Summary: Equities traded higher still yesterday as treasury yields fell further back into the recent range and on hopes that an Iran nuclear deal will cement yesterday’s steep drop in oil prices. The latest data out of the US was certainly nothing to celebrate as the July US Homebuilder survey showed a further sharp drop in new housing interest and a collapse in the first regional US manufacturing survey for August, the New York Fed’s Empire Manufacturing.
What is our trading focus?
Nasdaq 100 (USNAS100.I) and S&P 500 (US500.I)
S&P 500 futures extended their gains yesterday getting closer to the 200-day moving average sitting around the 4,322 level. The US 10-year yield seems well anchored below 3% and financial conditions indicate that S&P 500 futures could in theory trade around 4,350. The news flow is light but earnings from Walmart later today could impact US equities should the largest US retailer lower their outlook for the US consumer.
Hong Kong’s Hang Seng (HSI.I) and China’s CSI300 (000300.I)
Hong Kong and mainland Chinese equities were mixed. CSI300 was flat, with electric equipment, wind power, solar and auto names gained. Hang Seng Index declined 0.5%. Energy stocks fell on lower oil price. Technology names were weak overall, Hang Seng TECH Index (HSTECH.I) declined 0.9%. Sunny Optical (02382:xhkg) reported worse than expected 1H22 results, revenues -14.4% YoY, net profits -49.5%, citing weakening component demand from the smartphone industry globally. The company’s gross margin plunged to 20.8% from 24.9%. Li Auto’s (02015:xhkg/LI:xnas) Q2 results were in line with expectations but Q3 guidance disappointed. The launch L9 seems cannibalizing Li ONE sales.
USD: strength despite weak US data and falling treasury yields and strong risk sentiment
Yesterday, the JPY tried to make hay on China cutting rates and as global yields eased back lower, with crude oil marked several dollars lower on hopes for an Iran nuclear deal. But the move didn’t stick well in USDJPY, which shrugged off these developments as the USD firmed further across the board, despite treasury yields easing lower, weak data and still strong risk sentiment/easy financial conditions. A strong US dollar is in and of itself is a tightening of financial conditions, however, and yesterday’s action has cemented a bullish reversal in some pairs, especially EURUSD and GBPUSD, where the next important levels pointing to a test of the cycle lows are 1.0100 and 1.2000, respectively. Elsewhere, USDJPY remains in limbo (strong surge above 135.00 needed to suggest upside threat), USDCAD has posted a bullish reversal but needs 1.3000 for confirmation, and AUDUSD is teetering, but needs a close back below 0.7000 to suggest a resurgent US dollar and perhaps widening concerns that a Chinese recession will temper interest in the Aussie.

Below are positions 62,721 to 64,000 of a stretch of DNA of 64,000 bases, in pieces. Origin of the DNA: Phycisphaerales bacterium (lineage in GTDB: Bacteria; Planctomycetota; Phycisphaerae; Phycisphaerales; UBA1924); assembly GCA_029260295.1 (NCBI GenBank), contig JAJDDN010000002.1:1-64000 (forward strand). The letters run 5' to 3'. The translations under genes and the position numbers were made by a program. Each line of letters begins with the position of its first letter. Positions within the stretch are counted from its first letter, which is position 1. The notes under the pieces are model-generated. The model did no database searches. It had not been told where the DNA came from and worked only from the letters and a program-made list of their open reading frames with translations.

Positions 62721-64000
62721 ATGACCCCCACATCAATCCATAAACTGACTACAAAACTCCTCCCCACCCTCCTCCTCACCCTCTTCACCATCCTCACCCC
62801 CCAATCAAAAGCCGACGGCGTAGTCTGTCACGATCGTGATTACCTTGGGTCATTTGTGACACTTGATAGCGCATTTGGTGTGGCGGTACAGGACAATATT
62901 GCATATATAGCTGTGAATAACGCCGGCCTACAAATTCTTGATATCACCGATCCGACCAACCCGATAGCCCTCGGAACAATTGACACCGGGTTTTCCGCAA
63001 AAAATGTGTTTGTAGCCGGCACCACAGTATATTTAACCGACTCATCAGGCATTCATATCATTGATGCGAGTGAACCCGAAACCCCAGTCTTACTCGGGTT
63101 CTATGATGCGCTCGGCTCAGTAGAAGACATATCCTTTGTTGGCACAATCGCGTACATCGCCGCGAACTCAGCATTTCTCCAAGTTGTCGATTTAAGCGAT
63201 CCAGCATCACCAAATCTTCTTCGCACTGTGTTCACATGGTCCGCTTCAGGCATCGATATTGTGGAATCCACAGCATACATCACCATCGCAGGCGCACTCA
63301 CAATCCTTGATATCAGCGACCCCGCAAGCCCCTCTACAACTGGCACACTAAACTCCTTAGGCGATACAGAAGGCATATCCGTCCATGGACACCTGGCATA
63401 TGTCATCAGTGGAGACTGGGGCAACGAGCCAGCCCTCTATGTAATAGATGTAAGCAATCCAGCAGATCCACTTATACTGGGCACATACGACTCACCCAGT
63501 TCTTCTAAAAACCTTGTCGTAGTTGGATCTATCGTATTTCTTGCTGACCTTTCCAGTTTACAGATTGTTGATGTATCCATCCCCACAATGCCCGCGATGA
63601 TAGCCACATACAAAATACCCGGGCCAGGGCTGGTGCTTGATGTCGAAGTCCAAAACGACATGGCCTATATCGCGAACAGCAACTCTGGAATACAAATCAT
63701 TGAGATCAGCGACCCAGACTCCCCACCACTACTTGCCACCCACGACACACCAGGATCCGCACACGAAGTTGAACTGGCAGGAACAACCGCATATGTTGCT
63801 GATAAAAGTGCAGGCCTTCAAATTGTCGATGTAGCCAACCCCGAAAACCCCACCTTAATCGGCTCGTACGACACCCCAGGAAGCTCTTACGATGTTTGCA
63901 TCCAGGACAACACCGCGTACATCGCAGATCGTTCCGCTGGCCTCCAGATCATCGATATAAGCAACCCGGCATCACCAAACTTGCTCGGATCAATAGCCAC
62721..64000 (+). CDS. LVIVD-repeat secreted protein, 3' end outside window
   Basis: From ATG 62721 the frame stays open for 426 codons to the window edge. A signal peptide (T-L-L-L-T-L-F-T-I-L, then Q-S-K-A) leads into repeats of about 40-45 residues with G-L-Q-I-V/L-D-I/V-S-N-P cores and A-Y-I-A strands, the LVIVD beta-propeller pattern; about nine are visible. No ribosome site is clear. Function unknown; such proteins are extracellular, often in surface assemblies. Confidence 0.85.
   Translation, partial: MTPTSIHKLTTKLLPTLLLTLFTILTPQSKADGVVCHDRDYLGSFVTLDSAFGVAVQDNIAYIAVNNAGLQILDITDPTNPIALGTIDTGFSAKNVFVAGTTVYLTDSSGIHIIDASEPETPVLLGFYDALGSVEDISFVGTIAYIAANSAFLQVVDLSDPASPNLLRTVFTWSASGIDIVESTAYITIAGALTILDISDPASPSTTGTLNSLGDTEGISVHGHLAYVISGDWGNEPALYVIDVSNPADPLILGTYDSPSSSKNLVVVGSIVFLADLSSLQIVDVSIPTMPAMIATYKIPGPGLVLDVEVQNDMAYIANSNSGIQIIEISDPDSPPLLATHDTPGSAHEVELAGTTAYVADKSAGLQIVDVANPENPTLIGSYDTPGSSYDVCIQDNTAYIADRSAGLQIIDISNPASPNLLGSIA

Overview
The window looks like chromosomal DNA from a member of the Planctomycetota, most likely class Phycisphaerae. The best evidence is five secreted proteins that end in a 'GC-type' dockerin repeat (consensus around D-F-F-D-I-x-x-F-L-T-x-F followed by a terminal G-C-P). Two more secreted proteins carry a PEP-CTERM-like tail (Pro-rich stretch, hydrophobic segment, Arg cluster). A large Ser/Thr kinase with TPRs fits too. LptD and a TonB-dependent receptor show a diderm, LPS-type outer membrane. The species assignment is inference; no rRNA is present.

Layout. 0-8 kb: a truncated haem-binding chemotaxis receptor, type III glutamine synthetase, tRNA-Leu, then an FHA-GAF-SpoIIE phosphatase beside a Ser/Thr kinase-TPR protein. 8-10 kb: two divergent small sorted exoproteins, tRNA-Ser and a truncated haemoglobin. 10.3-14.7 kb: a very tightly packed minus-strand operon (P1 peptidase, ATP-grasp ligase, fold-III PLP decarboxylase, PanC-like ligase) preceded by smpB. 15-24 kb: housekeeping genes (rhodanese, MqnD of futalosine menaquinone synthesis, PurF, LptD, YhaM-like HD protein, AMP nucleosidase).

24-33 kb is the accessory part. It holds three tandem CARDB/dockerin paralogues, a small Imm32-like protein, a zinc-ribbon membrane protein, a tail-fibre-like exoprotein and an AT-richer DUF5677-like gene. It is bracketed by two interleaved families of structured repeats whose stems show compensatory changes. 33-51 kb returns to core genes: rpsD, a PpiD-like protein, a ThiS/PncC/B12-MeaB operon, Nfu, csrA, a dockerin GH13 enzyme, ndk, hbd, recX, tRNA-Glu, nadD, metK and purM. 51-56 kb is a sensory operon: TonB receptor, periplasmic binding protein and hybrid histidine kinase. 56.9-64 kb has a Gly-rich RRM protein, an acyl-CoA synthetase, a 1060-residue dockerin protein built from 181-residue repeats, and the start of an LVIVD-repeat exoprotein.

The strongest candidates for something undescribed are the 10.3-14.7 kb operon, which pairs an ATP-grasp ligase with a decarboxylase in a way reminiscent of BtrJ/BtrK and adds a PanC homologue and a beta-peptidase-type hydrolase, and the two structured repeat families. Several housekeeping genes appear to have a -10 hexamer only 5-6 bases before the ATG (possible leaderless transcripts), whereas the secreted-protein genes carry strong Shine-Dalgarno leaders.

Crude oilCrude oil (CLU2 & LCOV2) trades lower following Monday’s sharp drop that was driven by a combination softer economic data from China and the US, the world’s top consumers of oil, and after Iran signaled a nuclear deal could be reached soon, raising the prospect of more Iranian crude reaching the market. The latest developments potentially reducing demand while adding supply forced recently established longs to bail and short sellers are once again in control. Brent needs to hold support at $93 in order to avoid further weakness towards $90. Focus on Iran news.
Copper (COPPERUSSEP22) led the metals pack lower, without breaking any key technical levels to the downside, after China’s domestic activity weakened in July. Meanwhile, supply side issues in Europe also cannot be ignored with surging power prices putting economic pressure on smelters, and many of them running at a loss. HG copper jumped 19% during the past month and yesterday’s setback did not challenge any key support level with the first being around $3.50/lb. BHP, the world’s top miner meanwhile hit record profits while saying that China is likely to offer a “tail wind” to global growth (see below).
EU power prices hit record high on continued surge in gas prices